When you look for them, the clues and evidence of infrastructure are everywhere. We began hunting for evidence: noting and tracking down large construction projects, photographing water cover plates, researching where the water tunnel shafts were dug most recently–and mostly talking to people. Electrical workers in the subway gave us the first clue that underneath Grand Central Station is full of Sandhogs, they told us. And so we sniffed around, talking to more and more people, from Metro North customer service agents to security guards to MTA and DEP administrators. We contacted the MTA offices and were able to arrange an educational tour of the East Side Access (ESA) project, something that is usually reserved for civic and industrial engineering students. Weekly, we visited the hog house on 2nd Ave and befriended the Sandhogs there. Once we began meeting with the Sandhogs, we began to show them the kind of interactive technology that we were working with and asked them to help us collect media. We settled on the elements of the installation and dance through conversations with the Sandhogs and others that we interviewed and spent a lot of time sifting through the compiled sounds and images. The sounds alone were incredibly inspiring. As we did that, we continued to interview tons of people, met more and more members of the local unions and arranged interviews with the engineers and managers contracted by the MTA, trying to get a full view of the immensity of the human infrastructure of the ESA and 2nd Ave Subway construction projects. With both the technology and the movement components, we wanted the Sandhogs and other workers to be co-authors of the piece. They were constantly giving us ideas and it was a natural fit for them to be performers in the piece. At a point, we had to turn our attention to recruiting guys to be a part of the dance performance, which was no easy feat.

Emily Rea and NYC Sandhogs, Jimmy McClusky and Craig Heitzner, at the Newtown Creek Wastewater Treatment Plant, Photo by David Gochfield.

Emily Rea and NYC Sandhogs, Jimmy McClusky and Craig Heitzner, at the Newtown Creek Wastewater Treatment Plant, Photo by David Gochfield.

How did the piece evolve?  What were the challenges? What were the surprises? How did the audience respond?

Due to the complexity of accessing sites and people, the piece took a while to gain momentum. Once it did, though, we had our work cut out for us. Maintaining relationships with the guys was crucial and once we decided on the basic elements of the installation we really needed to focus on the complexity of the programming aspects of the installation components. While we all have various skills, none of us are visual artists, so conceptualizing the look for the wall and the sink became a constant challenge.

The largest challenge and the biggest surprise came with the Sandhogs themselves. Finding them was tough, but once we had contacts, they were incredibly generous, helpful, and creative. Convincing them to participate in a dance performance took a lot of canvassing, but the three Hogs that participated were incredible. Their willingness to participate and their enjoyment of the experience was incredibly rewarding for both them and us. Their participation was special and the audience appreciated that.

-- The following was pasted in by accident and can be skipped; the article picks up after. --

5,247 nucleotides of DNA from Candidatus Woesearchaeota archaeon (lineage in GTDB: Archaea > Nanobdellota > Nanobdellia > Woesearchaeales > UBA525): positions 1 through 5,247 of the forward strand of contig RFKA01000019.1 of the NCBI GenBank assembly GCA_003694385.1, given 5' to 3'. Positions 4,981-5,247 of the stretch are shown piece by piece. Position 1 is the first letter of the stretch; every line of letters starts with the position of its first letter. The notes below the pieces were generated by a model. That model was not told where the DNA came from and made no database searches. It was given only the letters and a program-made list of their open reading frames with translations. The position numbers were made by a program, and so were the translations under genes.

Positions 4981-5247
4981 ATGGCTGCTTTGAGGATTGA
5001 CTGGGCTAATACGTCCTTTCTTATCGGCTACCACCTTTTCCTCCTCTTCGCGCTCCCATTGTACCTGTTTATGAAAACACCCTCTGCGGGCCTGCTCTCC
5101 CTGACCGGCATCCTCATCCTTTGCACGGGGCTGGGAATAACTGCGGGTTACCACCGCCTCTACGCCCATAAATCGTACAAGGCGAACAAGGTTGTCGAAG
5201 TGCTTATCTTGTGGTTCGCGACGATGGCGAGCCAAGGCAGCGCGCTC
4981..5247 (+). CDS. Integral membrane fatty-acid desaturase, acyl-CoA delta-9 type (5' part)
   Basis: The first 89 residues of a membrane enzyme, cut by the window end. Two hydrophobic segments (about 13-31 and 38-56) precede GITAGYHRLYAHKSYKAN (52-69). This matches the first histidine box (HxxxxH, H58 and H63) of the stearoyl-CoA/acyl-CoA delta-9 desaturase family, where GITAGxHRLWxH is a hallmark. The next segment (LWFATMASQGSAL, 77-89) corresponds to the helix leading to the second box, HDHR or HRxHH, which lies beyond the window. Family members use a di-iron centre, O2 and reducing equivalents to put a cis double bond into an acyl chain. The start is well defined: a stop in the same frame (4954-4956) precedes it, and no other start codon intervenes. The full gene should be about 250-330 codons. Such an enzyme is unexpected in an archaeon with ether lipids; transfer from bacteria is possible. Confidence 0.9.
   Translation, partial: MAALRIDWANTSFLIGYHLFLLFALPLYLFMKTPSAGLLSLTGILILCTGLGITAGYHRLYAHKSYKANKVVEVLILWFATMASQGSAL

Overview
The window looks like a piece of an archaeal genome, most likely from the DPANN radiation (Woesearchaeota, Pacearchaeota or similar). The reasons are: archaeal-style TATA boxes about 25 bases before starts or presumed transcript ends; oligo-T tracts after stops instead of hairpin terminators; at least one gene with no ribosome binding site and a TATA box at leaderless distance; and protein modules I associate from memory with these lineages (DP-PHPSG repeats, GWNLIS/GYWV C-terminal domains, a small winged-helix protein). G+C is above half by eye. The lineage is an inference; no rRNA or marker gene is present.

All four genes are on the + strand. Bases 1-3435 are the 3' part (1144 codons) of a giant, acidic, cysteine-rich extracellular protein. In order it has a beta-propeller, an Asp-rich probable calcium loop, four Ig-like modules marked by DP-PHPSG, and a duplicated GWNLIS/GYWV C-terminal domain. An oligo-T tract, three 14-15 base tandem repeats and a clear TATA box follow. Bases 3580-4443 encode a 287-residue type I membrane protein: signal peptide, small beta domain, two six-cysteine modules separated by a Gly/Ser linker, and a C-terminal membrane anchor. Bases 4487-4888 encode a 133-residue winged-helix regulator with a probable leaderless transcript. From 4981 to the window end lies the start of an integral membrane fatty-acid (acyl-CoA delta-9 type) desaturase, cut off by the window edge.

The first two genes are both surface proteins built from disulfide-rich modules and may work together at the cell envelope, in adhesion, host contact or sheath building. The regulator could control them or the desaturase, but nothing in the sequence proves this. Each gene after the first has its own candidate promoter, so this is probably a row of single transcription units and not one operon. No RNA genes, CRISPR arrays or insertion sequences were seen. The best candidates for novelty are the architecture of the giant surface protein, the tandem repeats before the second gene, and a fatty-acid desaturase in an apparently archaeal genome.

Lígia Teixeira held up by DIG’s underground collaborators during section two of the dance, the “Swing Shift.” Photo by David Gochfield

Lígia Teixeira held up by DIG’s underground collaborators during section two of the dance, the “Swing Shift.” Photo by David Gochfield

Where do you see contemporary performance at and where do you see it going? What do you think the next generation is looking for in a performance?

I think we all see contemporary performance as something that is simultaneously hybridizing with technology and something that is moving towards public art and site-specific art movements, away from “venue” and technology. Contemporaneity, for us, is about shedding the skin of known quantities and engaging practices across disciplines–and not just artistic disciplines but other disciplines as well.

Traditional and literary performance practices will continue to have an audience for as long as people are telling stories, so there will always be a place for that. That said, the kinds of influence art can have when it is really made for “public consumption” are boundless, we think. It’s a philosophy of awareness as activism. With DIG, we were really trying to illuminate the complexities of people’s relationship to the city they live in. Working at the Visitors Center at Newtown Creek Wastewater Treatment Plant, i.e., having a dance performance at a sewage plant, was a way to push outside of traditional performance venues and bring awareness to a place and systems most people would typically ignore.

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Liza Wade Green and Sandhog collaborator dance during the “Graveyard Shift” section of the performance. Photo by David Gochfield.

What are your plans for the future?

We would love to do the project again for a longer run, and involve a larger number of Sandhogs and other workers. It would be great to include some of the MTA engineers and some of the FDNY experts in the performance itself. The hope is that the project can exist as a process model and can be done in other cities as well, investigating urban infrastructure around the US.

Interactive sound installation featuring recordings gathered by the sandhogs at the Second Avenue Subway construction site.  Photo by David Gochfield

Interactive sound installation featuring recordings gathered by the sandhogs at the Second Avenue Subway construction site.
Photo by David Gochfield